Third party websites can become very troublesome, as they often promote VPN services at discounted rates in a way to attract consumers looking for a better price. However, the reality is that third party sites are a dangerous place to enter payment information, as they very well could be logging users’ confidential information.

If stealing your data isn’t enough to deter you, then maybe the fact that third parties take no responsibility for your complaints should be. Third parties have no control over VPN services, so instead of solving your problems, they simply refer you to the VPN service itself. Problem is, the VPN service will simply refer your complaints back to the third party service since you purchased the subscription from there, creating an everlasting cycle of problems.
 

Fake Reviews

The amount of fake reviews pertaining to software is absolutely mind blowing as the industry is extremely dependent on receiving good reviews for sales.

With so much dependency on good reviews, it should come as no surprise that VPNs often have hundreds if not thousands of fake appraisals. The VPN services often create fake reviews of their own, or simply pay someone else to do it for them. The assessments can vary from basic software reviews, to trial reviews  and even testimonials proclaiming how great the software really is. Thus, the overall rating of a service may look great on the Google Play or Apple store to attract mass amount of consumers dependent on each marketplace.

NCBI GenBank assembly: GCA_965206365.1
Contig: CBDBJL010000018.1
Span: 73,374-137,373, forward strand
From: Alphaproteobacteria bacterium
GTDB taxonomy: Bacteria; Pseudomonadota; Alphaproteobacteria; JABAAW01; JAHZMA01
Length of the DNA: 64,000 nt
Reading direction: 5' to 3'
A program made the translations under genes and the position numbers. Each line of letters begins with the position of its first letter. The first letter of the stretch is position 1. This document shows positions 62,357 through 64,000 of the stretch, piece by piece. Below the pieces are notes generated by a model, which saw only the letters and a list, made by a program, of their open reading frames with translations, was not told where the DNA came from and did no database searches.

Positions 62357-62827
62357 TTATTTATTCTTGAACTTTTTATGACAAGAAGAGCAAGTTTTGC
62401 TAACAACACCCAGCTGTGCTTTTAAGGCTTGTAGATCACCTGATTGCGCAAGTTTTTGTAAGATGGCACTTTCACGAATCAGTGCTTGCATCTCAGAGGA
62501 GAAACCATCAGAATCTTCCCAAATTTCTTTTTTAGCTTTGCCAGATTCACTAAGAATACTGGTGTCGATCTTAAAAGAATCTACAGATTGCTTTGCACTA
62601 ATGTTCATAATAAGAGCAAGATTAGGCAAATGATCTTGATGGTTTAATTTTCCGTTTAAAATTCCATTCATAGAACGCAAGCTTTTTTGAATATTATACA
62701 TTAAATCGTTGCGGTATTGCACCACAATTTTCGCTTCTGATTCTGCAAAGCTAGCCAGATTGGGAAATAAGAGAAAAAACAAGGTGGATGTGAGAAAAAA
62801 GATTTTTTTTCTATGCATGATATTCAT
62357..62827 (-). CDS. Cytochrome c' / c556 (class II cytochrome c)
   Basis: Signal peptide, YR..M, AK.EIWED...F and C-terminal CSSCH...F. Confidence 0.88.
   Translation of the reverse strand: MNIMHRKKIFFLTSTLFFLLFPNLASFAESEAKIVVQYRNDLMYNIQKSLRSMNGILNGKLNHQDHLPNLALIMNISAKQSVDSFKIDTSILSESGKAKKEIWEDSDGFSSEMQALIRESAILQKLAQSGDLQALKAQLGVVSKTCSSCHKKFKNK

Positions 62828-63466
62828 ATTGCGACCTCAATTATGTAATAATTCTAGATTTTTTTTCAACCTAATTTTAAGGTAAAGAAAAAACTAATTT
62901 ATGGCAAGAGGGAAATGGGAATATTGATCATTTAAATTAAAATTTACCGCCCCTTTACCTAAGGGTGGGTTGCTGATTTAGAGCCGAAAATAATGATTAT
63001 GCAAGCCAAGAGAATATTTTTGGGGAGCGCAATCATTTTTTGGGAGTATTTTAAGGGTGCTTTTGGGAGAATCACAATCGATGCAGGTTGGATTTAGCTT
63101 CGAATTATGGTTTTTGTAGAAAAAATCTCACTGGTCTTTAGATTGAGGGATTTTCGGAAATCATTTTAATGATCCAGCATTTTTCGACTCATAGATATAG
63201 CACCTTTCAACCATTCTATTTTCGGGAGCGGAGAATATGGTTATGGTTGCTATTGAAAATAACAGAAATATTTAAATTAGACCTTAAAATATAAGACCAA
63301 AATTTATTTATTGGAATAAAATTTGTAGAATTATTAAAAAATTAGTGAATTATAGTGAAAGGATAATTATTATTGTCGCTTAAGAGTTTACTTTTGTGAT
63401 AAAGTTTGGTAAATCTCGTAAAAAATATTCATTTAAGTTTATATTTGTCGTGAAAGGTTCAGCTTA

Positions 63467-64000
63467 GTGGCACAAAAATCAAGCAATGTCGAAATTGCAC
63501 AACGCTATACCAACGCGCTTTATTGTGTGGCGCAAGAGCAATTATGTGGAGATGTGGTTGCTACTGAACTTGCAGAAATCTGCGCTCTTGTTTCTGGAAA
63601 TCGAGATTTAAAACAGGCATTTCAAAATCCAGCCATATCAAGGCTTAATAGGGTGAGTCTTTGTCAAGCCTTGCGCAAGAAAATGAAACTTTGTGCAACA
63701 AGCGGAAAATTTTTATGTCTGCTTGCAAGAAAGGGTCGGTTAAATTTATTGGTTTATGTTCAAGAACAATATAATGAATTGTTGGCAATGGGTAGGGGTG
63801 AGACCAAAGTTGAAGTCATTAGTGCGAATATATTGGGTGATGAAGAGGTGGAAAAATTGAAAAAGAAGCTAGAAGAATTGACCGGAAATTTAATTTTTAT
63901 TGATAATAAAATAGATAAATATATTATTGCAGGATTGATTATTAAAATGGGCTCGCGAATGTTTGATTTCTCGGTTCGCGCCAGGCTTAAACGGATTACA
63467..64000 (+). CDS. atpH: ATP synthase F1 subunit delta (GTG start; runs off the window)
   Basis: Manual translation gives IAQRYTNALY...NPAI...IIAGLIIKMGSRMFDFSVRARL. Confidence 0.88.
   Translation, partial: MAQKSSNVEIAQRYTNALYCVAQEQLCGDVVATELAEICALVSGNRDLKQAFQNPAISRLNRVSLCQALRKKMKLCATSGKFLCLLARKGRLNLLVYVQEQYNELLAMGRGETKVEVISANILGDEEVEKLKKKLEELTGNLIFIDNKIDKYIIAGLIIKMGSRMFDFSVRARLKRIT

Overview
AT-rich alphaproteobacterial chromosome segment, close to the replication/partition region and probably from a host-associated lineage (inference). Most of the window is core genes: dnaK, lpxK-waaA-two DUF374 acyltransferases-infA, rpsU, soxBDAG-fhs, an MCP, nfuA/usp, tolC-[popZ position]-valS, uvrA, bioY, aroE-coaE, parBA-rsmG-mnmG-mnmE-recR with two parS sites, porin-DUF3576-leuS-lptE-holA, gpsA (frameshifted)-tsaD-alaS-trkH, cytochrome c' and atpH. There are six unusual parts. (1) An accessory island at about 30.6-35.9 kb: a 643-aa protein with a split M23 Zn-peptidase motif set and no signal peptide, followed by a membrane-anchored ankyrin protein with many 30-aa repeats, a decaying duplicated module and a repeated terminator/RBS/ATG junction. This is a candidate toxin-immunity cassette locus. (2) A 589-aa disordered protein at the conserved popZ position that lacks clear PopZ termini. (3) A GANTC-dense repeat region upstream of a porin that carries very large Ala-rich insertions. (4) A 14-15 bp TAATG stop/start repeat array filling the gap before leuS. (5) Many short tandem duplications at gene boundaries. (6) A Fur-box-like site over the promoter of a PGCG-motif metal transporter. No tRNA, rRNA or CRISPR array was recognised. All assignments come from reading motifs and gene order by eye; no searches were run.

Furthermore, some review websites are actually owned and operated by VPNs as a means to poorly review other services, while simultaneously promoting their own. If a review of a service sounds too good to be true, there’s a chance the site is owned and operated by that very VPN.
 

Wrapping It All Up

Ultimately, the best way to find a quality VPN is just to do your research. Scour the web to see if there seem to be any holes in a VPN’s story and if the service truly does offer what it claims. A great VPN won’t be free so don’t get too enthralled by all of the bogus VPNs offering a ‘quality’ service for nothing in return.